The act of an aggressive competition that results in one company taking portions of another company’s market share. Market share is the percentage of an industry or market’s total sales that is achieved by one company during a specified time period. A more aggressive company “eats the lunch” of another company when it take some of its competitor’s market share. This can be achieved through the release of a better or newer product, aggressive pricing or marketing strategies or other competitive advantages. When these strategies result in one company having a bigger market share for a particular product or service, the company enjoying the larger market share is said to be eating someone’s lunch.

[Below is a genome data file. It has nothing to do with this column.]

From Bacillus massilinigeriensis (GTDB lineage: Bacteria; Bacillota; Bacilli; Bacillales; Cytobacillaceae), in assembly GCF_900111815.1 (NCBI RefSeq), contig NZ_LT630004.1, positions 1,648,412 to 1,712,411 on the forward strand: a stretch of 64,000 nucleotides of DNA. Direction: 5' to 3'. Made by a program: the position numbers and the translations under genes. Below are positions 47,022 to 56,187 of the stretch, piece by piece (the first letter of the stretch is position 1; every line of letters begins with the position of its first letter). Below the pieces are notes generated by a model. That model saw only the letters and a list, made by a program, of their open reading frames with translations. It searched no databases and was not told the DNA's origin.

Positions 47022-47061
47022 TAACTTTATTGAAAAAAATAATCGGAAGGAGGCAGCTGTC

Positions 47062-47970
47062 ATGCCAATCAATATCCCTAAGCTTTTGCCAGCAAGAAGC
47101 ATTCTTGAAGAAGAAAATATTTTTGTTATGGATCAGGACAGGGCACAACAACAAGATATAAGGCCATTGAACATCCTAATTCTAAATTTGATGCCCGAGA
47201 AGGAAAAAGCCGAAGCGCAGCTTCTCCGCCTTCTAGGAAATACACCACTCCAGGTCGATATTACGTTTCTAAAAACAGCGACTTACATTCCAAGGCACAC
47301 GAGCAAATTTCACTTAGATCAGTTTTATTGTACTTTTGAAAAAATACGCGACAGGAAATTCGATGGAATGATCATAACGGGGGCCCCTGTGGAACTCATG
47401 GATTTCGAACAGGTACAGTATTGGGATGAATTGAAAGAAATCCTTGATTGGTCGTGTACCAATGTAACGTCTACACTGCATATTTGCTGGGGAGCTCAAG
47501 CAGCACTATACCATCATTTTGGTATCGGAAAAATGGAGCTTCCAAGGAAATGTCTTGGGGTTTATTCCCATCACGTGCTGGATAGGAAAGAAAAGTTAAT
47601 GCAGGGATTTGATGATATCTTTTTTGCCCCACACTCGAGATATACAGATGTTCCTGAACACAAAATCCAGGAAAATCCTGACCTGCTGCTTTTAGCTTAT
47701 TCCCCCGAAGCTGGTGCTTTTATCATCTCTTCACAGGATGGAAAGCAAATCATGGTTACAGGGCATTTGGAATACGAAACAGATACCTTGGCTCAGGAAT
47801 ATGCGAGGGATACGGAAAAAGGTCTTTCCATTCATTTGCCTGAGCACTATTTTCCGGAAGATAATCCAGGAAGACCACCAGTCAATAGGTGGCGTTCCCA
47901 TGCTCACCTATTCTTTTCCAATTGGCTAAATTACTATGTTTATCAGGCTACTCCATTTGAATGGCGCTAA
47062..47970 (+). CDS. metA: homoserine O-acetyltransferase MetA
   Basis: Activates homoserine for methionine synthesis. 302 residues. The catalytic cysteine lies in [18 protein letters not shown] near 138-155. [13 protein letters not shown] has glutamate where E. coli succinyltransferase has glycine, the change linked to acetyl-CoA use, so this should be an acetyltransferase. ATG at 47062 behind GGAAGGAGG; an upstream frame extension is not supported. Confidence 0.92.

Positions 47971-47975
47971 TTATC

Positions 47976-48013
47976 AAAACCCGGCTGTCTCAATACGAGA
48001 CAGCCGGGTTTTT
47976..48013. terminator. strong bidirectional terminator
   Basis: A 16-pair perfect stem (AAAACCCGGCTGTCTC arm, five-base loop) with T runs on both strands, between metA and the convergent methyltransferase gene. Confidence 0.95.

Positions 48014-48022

Eating someone’s lunch generally refers to defeating or outwitting an opponent. In the business world, it describes situations where one company outperforms another and earns a larger market share. Eating someone’s lunch is considered a necessary component of a competitive market, and may help bring better pricing and services to consumers as companies compete for larger market shares. A company may eat someone’s lunch at one point in time, only to have their own lunch eaten during a subsequent time as competitors fight back for market share.